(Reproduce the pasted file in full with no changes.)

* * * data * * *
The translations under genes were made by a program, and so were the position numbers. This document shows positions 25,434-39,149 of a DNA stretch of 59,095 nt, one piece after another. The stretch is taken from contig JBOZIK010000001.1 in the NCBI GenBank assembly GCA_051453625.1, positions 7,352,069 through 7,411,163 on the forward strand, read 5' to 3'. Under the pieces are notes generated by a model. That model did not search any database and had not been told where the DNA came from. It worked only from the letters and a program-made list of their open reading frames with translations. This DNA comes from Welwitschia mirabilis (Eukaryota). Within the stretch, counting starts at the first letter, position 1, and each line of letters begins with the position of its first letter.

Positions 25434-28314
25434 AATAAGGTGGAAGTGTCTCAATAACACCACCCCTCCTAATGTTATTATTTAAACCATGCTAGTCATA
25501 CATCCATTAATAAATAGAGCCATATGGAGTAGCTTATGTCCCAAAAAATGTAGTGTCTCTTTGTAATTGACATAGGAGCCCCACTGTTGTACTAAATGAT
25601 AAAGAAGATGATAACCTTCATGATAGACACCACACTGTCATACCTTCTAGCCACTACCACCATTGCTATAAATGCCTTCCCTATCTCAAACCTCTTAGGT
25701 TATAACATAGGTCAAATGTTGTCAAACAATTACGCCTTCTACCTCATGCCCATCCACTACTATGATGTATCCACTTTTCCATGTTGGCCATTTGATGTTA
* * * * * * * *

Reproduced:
The translations under genes were made by a program, and so were the position numbers. This document shows positions 25,434-39,149 of a DNA stretch of 59,095 nt, one piece after another. The stretch is taken from contig JBOZIK010000001.1 in the NCBI GenBank assembly GCA_051453625.1, positions 7,352,069 through 7,411,163 on the forward strand, read 5' to 3'. Under the pieces are notes generated by a model. That model did not search any database and had not been told where the DNA came from. It worked only from the letters and a program-made list of their open reading frames with translations. This DNA comes from Welwitschia mirabilis (Eukaryota). Within the stretch, counting starts at the first letter, position 1, and each line of letters begins with the position of its first letter.

Positions 25434-28314
25434 AATAAGGTGGAAGTGTCTCAATAACACCACCCCTCCTAATGTTATTATTTAAACCATGCTAGTCATA
25501 CATCCATTAATAAATAGAGCCATATGGAGTAGCTTATGTCCCAAAAAATGTAGTGTCTCTTTGTAATTGACATAGGAGCCCCACTGTTGTACTAAATGAT
25601 AAAGAAGATGATAACCTTCATGATAGACACCACACTGTCATACCTTCTAGCCACTACCACCATTGCTATAAATGCCTTCCCTATCTCAAACCTCTTAGGT
25701 TATAACATAGGTCAAATGTTGTCAAACAATTACGCCTTCTACCTCATGCCCATCCACTACTATGATGTATCCACTTTTCCATGTTGGCCATTTGATGTTA